Back in the kitchens, the chefs get to looking and pondering. If the truck is loaded with a glut of very ripe bananas, you’re likely to find banana ice cream featured on the night’s dessert list. Piles of eggplants today? Look for eggplant caviar, a mousse of eggplant in a pool of paprika coulis and green herb oil topped with crisp crackers and cured egg yolk shavings. If ‘tis the season for “witloof,” or Dutch chicory, look for a spread of the vegetable grilled, oven-dried, and poached in wine and honey. Perhaps the day yielded up a few crates of broccoli stems, the most frequently wasted vegetable part in the market. Diners will enjoy the light and tasty broccoli mousse it yields through the talented hands of the Instock chefs.

Some other creative dishes often on the Instock menu might include a breakfast plate of a waffle topped with caramel foam, roasted banana, chopped strawberries and a dusting of powdered sugar or bruschetta with zucchini three ways—grilled, fresh in a salad, and sweet and sour—all topped with mustard foam.

Or maybe today will offer Tartare de Merluzzo, made with the cut-offs of cod not pretty enough to be sold but full of flavor and served with a lemon-vanilla dressing and chips. Or Nduja, made with a local sausage and a sauce of fermented chili peppers, pumpkin puree, roasted pumpkin and sprout pesto. And if a dish features fresh ricotta, it’s likely been made with leftover steamed milk from their own barista.

Yeah, I know. Not quite what you expect of “leftover food.”

And then there is the beer. In an attempt to rescue even more food, the creators of Instock started talking to brewers in this country famous for its beers. Knowing that the country wasted some 340 million kilos of potatoes every year—due to overproduction, overly strict quality requirements and aesthetic standards—they wondered if all those spuds could be turned into brew. Yes, indeed, they could, and the result is Instock’s Pieperbier. It’s a hoppy beer with a floral bitter taste similar to Pale Ale.

Not content with their potato rescue, they discovered that 20% of all bread production in the country is wasted. So… bread beer? Yep. Bammetjes Bier has a light yeasty taste, like a weizen or wheat beer. And for every glass of bread beer you drink, you’ve rescued two slices of otherwise wasted bread.

And they’re not finished even then. After the bread beer is finished, the brewer’s spent grains of the highly nutritious malt are used to make their Artisan Granola. Mixed with almonds, cinnamon, and honey, they call it “Beer for Breakfast.”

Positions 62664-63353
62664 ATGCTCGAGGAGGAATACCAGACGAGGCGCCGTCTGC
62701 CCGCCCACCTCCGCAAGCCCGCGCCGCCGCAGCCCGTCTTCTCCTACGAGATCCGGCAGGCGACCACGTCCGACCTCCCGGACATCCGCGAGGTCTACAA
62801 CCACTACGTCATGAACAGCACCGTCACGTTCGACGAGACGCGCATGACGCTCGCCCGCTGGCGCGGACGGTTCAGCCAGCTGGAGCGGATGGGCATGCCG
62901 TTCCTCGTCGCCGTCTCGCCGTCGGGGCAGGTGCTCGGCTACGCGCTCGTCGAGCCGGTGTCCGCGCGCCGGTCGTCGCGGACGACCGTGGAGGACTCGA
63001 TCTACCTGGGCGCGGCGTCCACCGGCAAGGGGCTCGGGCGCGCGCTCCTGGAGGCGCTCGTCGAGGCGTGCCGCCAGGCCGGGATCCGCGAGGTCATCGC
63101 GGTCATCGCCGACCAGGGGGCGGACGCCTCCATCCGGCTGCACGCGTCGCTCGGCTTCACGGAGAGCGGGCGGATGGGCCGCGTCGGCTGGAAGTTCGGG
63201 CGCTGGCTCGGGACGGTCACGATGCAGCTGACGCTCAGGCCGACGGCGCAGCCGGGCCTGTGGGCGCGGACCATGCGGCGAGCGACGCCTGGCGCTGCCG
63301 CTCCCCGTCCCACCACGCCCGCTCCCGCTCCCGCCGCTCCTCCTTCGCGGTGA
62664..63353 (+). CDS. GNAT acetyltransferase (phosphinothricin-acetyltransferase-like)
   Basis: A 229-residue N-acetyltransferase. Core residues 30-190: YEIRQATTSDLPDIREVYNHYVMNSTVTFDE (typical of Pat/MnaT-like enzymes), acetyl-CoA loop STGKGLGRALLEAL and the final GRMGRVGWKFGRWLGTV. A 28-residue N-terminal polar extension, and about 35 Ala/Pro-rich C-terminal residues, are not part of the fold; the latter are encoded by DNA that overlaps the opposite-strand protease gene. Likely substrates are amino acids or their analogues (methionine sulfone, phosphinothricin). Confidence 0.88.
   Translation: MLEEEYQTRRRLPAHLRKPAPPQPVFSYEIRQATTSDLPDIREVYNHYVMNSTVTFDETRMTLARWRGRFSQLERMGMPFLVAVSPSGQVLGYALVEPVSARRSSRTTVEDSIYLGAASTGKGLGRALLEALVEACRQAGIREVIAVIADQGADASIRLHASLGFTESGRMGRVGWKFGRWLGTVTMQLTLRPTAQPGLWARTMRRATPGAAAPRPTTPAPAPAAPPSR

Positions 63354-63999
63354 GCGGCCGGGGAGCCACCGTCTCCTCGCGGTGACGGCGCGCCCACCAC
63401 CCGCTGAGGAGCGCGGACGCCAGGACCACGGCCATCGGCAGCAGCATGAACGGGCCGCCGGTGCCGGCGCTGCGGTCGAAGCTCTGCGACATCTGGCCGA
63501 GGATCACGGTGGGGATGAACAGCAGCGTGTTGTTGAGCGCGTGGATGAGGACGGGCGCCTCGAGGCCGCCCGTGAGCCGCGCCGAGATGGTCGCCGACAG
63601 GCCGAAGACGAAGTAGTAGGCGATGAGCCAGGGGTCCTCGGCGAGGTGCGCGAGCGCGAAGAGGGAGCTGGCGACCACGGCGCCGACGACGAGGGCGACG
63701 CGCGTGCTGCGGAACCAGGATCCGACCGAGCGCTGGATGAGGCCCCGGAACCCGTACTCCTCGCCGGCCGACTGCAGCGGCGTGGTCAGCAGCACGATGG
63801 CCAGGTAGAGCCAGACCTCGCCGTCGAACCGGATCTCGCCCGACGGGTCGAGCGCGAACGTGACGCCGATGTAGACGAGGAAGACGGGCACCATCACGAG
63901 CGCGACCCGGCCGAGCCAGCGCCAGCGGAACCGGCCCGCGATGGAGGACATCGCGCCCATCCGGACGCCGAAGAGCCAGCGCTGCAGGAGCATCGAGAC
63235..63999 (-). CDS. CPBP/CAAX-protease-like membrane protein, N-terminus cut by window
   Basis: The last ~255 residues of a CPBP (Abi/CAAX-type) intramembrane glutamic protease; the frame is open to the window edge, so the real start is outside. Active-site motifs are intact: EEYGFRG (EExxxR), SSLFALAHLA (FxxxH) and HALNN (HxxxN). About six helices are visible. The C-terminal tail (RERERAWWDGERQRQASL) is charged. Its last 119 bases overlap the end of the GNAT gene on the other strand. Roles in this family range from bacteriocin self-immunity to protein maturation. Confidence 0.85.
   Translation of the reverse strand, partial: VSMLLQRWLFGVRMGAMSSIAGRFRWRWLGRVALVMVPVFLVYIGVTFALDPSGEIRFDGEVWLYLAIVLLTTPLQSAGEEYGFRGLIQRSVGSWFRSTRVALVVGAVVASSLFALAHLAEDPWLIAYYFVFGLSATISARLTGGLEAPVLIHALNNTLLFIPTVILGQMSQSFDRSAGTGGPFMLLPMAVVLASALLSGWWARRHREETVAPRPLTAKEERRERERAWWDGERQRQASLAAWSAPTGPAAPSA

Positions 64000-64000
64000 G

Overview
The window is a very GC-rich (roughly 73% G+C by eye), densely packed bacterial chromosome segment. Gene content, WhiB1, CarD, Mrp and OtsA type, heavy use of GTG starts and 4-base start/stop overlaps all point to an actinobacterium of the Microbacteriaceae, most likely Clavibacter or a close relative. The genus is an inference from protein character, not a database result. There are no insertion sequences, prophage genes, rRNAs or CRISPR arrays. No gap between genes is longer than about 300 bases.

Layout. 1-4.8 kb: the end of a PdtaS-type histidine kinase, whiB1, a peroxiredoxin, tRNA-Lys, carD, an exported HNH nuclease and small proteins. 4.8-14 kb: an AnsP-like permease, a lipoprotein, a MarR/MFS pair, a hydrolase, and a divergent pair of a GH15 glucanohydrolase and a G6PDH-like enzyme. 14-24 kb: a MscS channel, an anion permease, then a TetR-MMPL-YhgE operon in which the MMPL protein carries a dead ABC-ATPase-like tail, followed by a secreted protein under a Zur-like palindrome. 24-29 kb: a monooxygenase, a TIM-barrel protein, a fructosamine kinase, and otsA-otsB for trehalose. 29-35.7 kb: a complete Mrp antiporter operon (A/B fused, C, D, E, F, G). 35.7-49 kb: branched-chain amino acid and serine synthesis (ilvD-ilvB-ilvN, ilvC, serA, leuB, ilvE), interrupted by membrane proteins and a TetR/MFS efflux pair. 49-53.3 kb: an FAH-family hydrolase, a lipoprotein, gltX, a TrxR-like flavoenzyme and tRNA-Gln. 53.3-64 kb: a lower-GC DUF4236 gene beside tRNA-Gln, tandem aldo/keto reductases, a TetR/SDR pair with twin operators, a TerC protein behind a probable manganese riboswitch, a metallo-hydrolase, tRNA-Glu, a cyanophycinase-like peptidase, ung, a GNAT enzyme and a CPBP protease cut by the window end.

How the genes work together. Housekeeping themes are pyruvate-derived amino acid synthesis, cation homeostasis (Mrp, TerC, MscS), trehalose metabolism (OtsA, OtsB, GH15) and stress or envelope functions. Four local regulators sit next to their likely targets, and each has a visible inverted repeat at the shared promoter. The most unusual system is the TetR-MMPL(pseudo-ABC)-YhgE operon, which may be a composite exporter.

The foundation’s commitment to sustainability goes beyond just the food that ends up on your plate. They serve only Fair Chain and Direct Trade coffee and tea. The leftovers from the kitchen are recycled in staff meals or sent to be made into biogas. Employees wear clothing made of recycled cotton. They buy only green energy. The charming décor is made of recovered doors and windows, repurposed tables, and upcycled items. The room is bright and airy, with large windows and soft pastel colors. There is also a sunny terrace very popular with locals.

The employees at Instock share in the owners’ passion for sustainability. With friendly service and deep knowledge, the wait staff will happily explain the restaurant’s mission as well as the details of the day’s dishes.

Price Range: At dinner, the four-course set meal at Instock costs €31 (at this writing, about US$35.50). You can also order a single dish for €8.90. At breakfast, a plate of French toast with banana and dulce de leche is €5, a veggie and cheese omelet is €7.

If you can’t make up your mind what you want for lunch, the Chef’s Special is €10 and includes all the chef’s sweet and savory specials of the day. Soup of the day is €6.50. A fish burrito made with “crooked fish” of the day is €7.70. The mixed salad, which is a meal of grilled vegetables and fermented tomatoes costs €9.

A glass of the house-brewed pieper bier or bammetjes bier is €4.20. Rescued wine, from discontinued lines or incorrectly labeled bottles, ranges from €3.95-5.75 per glass or €19-31 per bottle.

IMPORTANT NOTE: Like many restaurants in Amsterdam, Instock does NOT accept cash payment. Only credit and debit cards with a chip are accepted.

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Donna Meyer